Other top offenders include Abercrombie & Fitch, whose CEO takes home a salary 3,282 times the size of that of his median employee, toy maker Mattel (2,705), tobacco supplier Universal Corporation (2,683), the Gap (2,485), footwear brand Skechers (2,265), and McDonald’s (2,251).

Some firms in particular saw their CEO-to-worker pay gaps widen astronomically over the course of 2020, like digital payment services company FleetCor Technologies (a 3,595 percent rise in the CEO-to-worker pay gap), clothing retailer Urban Outfitters (3,400 percent), casino and racetrack operator Penn National Gaming (1,145 percent), electronics multinational Methode (1,096 percent), and hair salon operator Regis Corporation (969 percent). Jay Snowden, the CEO of Penn National Gaming, which is planning to take full ownership of Barstool Sports next year, took home the third-largest payday of all the CEOs covered in the report, with $65.9 million.

At the same time they were doling out massive paydays to their CEOs, 106 (35 percent) of these 300 hundred low-paying firms paid their workers a median wage that fell behind the 4.7 percent average US inflation rate over 2021, states the report. In fact, sixty-nine of these firms saw their worker pay fall.

It’s not that these firms didn’t have the money to pay their workers better while inflation soared. As the report points out, of those 106 firms where median worker pay didn’t keep up with inflation, sixty-seven spent a collective $43.7 billion on stock buybacks to pump up their CEOs’ stock-based paychecks. According to the report, Lowe’s, Target, and Best Buy, for instance, could’ve given all of their employees a raise of $40,000, $16,000, and $32,270 each respectively, if they had spent the billions they blew on stock buybacks on their workforce instead.

The report’s findings come amid a national debate over inflation that has consistently stressed the impact of higher worker wages and government policies that put money into average people’s pockets. Meanwhile, the idea that corporate price gouging has played some role has been cast by some as a “conspiracy theory.”

Of course, the biggest risk of further inflation comes from the supply shocks caused first by the pandemic and now Moscow’s invasion of Ukraine and the Western sanctions that came in response. But the impetus has also come from opportunistic price hikes by profit-hungry companies taking advantage of the widespread public awareness of inflation to sneak through added price hikes. A recent Guardian investigation based on Securities and Exchange Commission (SEC) filings and investor calls for a hundred US corporations found executives disclosing they were raking in massive windfalls as profits far outpaced inflation, with executives openly admitting their price increases outstripped inflationary costs.

Meanwhile, the Federal Reserve is embarking on a series of interest rate hikes that will at minimum cause job losses and at worst stagflation and a recession. The main target of these rate hikes is what Fed chair Jerome Powell called “an extraordinarily strong labor market,” which has given workers the leverage to get the higher pay Powell believes is now driving runaway price increases.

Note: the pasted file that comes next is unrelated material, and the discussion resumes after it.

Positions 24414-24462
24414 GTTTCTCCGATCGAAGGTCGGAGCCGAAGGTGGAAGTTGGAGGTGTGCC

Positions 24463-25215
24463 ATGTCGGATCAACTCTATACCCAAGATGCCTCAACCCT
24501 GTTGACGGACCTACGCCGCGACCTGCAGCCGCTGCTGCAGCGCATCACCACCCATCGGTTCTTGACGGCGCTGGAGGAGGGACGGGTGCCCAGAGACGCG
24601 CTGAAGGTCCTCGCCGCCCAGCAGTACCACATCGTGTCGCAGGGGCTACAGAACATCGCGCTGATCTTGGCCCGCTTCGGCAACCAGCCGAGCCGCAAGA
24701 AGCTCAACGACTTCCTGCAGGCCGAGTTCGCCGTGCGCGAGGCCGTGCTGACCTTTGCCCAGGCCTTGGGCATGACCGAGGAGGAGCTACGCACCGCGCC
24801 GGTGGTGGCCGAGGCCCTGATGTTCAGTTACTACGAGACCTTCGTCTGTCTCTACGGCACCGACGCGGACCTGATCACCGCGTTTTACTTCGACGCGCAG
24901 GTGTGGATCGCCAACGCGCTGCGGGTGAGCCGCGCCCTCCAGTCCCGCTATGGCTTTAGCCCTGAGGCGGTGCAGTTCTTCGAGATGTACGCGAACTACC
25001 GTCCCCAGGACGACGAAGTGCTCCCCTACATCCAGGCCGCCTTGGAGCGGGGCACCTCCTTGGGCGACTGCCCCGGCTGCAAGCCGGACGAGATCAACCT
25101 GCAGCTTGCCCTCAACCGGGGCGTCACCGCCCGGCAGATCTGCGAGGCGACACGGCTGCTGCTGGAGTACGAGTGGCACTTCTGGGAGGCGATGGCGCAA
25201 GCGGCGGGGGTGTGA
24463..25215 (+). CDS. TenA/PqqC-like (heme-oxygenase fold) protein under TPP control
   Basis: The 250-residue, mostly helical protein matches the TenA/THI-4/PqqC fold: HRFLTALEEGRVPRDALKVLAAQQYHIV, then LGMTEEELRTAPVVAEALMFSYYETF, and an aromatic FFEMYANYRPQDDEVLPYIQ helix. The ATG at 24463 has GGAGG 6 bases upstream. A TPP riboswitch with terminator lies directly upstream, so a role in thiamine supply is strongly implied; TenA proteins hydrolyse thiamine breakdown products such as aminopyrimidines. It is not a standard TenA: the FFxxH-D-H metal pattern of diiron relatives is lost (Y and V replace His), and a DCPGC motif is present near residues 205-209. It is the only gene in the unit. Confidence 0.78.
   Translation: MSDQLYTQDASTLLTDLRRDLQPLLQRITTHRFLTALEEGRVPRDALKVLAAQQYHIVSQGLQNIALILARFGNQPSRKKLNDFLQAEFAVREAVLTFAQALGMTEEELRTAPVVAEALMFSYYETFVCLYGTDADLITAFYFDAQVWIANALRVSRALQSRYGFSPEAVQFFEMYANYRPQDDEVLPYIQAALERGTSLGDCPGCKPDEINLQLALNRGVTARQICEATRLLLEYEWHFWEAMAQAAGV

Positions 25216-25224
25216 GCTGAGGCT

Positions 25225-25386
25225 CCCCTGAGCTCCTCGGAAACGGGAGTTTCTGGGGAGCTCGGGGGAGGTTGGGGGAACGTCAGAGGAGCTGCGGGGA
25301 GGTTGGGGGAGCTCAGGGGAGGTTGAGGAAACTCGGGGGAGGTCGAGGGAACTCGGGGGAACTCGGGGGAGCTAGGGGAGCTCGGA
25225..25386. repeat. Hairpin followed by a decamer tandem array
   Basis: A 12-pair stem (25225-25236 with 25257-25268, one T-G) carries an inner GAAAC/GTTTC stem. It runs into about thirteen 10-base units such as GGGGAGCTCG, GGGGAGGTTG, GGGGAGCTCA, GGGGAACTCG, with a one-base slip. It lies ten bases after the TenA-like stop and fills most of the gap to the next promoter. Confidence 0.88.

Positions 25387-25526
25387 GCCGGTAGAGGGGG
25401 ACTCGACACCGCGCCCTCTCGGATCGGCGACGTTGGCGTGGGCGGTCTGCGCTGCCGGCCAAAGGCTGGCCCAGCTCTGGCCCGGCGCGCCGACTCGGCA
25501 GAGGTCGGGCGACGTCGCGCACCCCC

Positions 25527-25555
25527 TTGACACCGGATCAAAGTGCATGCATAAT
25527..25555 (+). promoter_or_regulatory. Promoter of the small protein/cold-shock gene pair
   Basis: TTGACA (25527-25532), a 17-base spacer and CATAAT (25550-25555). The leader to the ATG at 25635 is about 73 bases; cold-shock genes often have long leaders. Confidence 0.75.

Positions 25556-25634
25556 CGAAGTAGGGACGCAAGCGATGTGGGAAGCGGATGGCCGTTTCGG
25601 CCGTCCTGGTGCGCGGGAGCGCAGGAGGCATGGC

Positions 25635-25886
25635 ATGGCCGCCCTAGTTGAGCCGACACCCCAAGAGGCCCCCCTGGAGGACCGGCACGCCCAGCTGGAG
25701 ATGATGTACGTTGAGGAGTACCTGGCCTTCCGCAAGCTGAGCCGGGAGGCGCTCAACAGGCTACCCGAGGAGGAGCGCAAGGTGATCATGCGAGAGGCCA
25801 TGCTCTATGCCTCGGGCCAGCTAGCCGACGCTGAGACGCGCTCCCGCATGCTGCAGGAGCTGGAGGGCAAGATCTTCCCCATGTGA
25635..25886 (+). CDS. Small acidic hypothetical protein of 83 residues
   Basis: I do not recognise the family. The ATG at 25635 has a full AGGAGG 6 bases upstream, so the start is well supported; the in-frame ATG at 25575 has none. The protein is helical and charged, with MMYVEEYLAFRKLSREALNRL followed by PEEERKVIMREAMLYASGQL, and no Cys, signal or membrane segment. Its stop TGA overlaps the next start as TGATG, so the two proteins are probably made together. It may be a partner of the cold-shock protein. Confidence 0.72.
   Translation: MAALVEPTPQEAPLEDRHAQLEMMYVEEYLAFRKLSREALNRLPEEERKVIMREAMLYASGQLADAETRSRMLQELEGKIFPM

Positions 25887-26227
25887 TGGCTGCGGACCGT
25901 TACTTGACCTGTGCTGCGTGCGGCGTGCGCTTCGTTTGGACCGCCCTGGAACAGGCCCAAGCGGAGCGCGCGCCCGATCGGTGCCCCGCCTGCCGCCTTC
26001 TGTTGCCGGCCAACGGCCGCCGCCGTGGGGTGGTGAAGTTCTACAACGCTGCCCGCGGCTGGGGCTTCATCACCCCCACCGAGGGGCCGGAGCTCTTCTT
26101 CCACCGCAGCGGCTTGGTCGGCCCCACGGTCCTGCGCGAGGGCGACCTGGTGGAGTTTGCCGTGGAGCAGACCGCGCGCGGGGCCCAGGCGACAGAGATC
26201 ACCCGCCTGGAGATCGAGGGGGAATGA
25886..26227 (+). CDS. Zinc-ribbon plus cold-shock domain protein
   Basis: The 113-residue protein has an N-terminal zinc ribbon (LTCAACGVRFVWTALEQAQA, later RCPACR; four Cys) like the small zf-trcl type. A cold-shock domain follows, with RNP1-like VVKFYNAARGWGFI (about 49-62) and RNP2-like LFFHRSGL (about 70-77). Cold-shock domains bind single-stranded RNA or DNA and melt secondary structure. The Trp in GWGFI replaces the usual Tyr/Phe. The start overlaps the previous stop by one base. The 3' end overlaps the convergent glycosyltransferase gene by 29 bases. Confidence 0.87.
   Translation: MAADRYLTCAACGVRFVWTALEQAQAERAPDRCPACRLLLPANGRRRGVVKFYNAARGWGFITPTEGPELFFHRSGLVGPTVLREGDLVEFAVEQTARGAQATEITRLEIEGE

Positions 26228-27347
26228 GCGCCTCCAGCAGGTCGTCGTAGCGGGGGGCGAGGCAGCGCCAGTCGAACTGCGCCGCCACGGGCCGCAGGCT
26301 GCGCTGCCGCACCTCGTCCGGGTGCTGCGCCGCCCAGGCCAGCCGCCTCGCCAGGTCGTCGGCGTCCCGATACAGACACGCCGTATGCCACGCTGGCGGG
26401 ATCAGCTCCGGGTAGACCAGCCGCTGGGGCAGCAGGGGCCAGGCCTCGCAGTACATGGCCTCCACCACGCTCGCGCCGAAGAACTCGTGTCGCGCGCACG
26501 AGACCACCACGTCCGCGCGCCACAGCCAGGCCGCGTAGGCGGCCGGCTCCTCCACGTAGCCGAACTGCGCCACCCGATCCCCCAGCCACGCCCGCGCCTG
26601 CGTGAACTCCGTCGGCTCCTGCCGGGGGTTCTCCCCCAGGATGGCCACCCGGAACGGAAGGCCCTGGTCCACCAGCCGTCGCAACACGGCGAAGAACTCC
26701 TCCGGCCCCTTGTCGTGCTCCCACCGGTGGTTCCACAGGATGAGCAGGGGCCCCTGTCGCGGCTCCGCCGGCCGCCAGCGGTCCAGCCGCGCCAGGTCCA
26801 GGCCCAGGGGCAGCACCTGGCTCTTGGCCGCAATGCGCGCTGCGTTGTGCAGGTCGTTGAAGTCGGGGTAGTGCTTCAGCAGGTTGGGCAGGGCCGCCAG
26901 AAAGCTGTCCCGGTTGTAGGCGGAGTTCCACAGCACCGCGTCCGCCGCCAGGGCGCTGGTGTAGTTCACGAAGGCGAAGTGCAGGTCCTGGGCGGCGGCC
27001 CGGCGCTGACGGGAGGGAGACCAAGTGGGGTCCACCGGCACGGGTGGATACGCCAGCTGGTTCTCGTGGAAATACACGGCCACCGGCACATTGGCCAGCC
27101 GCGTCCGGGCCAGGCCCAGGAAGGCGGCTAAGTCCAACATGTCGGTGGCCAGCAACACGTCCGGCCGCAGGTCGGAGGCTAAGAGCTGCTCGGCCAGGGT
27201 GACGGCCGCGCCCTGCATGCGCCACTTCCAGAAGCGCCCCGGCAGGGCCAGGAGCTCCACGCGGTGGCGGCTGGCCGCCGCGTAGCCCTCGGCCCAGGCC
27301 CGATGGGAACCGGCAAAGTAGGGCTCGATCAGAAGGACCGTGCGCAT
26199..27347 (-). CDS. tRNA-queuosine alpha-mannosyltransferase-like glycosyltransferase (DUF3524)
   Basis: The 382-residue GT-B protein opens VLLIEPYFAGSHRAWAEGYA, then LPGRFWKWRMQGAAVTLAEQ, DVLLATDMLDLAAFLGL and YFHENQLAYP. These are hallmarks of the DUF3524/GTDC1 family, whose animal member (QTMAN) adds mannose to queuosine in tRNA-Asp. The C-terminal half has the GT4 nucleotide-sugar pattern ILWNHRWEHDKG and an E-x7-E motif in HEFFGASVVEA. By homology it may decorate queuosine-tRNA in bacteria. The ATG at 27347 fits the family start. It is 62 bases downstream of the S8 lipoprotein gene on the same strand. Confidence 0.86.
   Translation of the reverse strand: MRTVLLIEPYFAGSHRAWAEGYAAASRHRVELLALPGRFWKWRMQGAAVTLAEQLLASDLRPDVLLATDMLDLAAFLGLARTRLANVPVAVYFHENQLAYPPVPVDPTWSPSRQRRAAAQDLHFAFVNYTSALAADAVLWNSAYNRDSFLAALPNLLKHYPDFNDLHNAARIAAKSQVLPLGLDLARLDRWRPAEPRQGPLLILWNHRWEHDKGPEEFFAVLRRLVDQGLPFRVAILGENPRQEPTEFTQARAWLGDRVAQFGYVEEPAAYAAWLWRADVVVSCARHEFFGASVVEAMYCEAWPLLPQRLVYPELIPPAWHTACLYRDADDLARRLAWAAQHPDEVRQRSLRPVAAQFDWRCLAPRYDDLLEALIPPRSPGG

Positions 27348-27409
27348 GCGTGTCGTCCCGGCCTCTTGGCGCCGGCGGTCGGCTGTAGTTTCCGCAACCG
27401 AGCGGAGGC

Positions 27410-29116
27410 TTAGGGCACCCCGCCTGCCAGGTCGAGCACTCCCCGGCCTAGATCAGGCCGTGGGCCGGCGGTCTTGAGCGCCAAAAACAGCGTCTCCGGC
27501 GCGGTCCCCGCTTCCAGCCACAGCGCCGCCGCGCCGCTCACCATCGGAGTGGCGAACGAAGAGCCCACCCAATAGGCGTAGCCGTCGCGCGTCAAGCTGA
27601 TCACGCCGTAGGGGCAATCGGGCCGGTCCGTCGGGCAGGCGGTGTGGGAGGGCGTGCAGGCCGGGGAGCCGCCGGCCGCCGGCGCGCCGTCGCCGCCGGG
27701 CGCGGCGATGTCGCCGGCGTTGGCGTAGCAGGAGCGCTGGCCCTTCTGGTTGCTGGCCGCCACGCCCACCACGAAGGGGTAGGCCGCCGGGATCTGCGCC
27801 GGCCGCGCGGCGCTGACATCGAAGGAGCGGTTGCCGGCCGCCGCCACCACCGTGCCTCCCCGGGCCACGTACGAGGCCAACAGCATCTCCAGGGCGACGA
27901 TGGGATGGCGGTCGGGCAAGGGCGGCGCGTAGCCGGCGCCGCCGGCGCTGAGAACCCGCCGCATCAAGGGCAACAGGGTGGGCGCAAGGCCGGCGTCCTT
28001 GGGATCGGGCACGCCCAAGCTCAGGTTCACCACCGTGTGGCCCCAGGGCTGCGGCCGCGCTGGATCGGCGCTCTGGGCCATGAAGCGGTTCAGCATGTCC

Powell has said his strategy for tackling inflation will involve “some pain” and declared in a May press conference that outlined his belief in the need to stifle wage growth that “we can’t allow a wage-price spiral to happen.” An imbalance in supply and demand for the job market means “wages are running at the highest level in many decades,” he explained, and the Fed’s policies would enable “further healing in the labor market” to bring them “back into balance.”  The “healing” Powell is euphemistically referring to in reality means the erasure of job opportunities, which will erode workers’ bargaining power and make them more willing to take on jobs with substandard working conditions, including low pay.

While all of this is taking place, the IPS report reminds us, the price gouging and extravagant salaries of corporate executives go conveniently ignored in the debate over inflation and the government’s seemingly willful failure to tackle them. The report notes that the Joe Biden administration has dragged its feet on using the federal government’s contracting power to tackle the widening CEO-to-worker pay gaps, which it could easily do: 119 (40 percent) of the 300 companies examined got federal contracts between October 2019 and May 2022, to the tune of $37.2 billion, a massive sum that could be leveraged to force the firms elbowing for a place at the trough to put in place fairer pay practices.

We seem to be on an irreversible course to repeat the disastrous economic shocks of the 1970s and early 1980s, all in the quest of suppressing whatever meager advances low-wage workers have seen in their paychecks these past couple of years. And meanwhile, the corporate profiteers robbing us blind laugh all the way to the bank.

Branko Marcetic is a Jacobin staff writer and the author of Yesterday’s Man: The Case Against Joe Biden. He lives in Chicago, Illinois.vely little talk about the

Jacobin, June 10, 2022, https://jacobin.com/

The already massive CEO-worker pay chasm only widened over the course of 2021.